Positive Mental Attitude

A shapely 21 year old blond walking through a slum neighborhood alone at 3 am in a bikini believing she will not be molested is not a positive mental attitude.

With the disease of cancer, a positive mental attitude is not just closing your eyes to all the facts and factors and saying, “Hey, I’m going to get well.” That is wishful thinking or blind faith or lying to yourself or maybe even denying that you have a serious disease. Whatever it is, it is not a positive mental attitude.

For a driver to state they will never get in a car accident is wishful thinking. But to state that they will drive defensively, obey all laws, never drink and drive, never drive when tired, maintain their car in a safe condition, etc. and they will try their best not to get in an accident is PMA (positive mental attitude).

PMA (Positive mental attitude) with the disease of cancer is recognizing that you have a life threatening disease. Generally there is a chance to beat it but if you miss that chance, often there is no second chance. It is finding out all you can about your specific kind and stage of cancer including statistics, state-of-the-art treatment, all other possible treatments, who qualified doctors are, getting second opinions and making a commitment to do everything else that could possibly help you fight your disease.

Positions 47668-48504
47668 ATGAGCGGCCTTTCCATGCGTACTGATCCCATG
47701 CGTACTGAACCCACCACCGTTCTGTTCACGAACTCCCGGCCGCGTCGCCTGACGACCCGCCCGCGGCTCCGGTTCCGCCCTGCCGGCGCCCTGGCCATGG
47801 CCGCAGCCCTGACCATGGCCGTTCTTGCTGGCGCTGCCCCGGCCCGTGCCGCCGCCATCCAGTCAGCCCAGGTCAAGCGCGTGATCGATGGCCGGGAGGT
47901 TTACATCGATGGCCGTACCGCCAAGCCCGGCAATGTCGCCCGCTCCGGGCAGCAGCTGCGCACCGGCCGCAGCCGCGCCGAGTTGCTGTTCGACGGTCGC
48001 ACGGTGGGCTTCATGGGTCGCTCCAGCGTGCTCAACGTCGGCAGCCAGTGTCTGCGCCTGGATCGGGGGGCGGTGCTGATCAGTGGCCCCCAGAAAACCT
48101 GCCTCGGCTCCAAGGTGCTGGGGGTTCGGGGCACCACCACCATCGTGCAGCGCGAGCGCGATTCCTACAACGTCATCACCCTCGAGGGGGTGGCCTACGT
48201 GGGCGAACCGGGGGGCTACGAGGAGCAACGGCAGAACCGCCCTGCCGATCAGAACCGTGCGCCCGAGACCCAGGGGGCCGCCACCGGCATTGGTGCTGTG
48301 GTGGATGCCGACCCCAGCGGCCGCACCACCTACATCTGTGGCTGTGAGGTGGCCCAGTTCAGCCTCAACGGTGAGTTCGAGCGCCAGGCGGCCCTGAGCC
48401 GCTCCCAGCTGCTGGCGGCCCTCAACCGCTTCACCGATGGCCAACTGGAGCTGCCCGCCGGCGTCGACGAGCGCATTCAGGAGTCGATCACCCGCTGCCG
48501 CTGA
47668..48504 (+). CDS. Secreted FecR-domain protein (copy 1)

Then, and only then, can you say that you realize that you have a life threatening disease but that statistics say that 2% or 98% of people with your specific problem survive. Furthermore, you are not a statistic. You are an individual with better than average intelligence, support, medical care, desire to live, determination, dedication or whatever your attributes might be. You are going to make that commitment to do absolutely everything that could possibly help without questioning it. You are going to do your best to be part of that 20 out of 1,000 or whatever who make it. That is positive mental attitude.

It might also be described as honest, genuine hope. There is no such thing as false hope if you base it on facts and recognize all the honest figures. Some well meaning physicians seeing so many cases with a poor prognosis and not wishing to be “blamed” for adverse results, tend to take away all hope at diagnosis. It is very easy to see why. If they would only realize that their prediction will generally tend to fulfill itself if left uncontested and the quality of life is so much worse waiting to die than fighting to live. As long as there is one single protocol available for the individual patient,  there is reason for honest hope.

While being the predictor of doom and gloom, they talk about the evils of false hope. False hope is the blond walking in a bikini in a bad neighborhood alone at 3 am hoping not to be molested. False hope would be the cancer patient blindly stating they will get well while refusing medical treatment or not doing other things that might conceivably help.

Probably the main key to a positive mental attitude or honest, genuine hope is making that commitment to do absolutely everything that could possibly help without questioning or excusing. Then and only then do you have your best chance of being among the victors.

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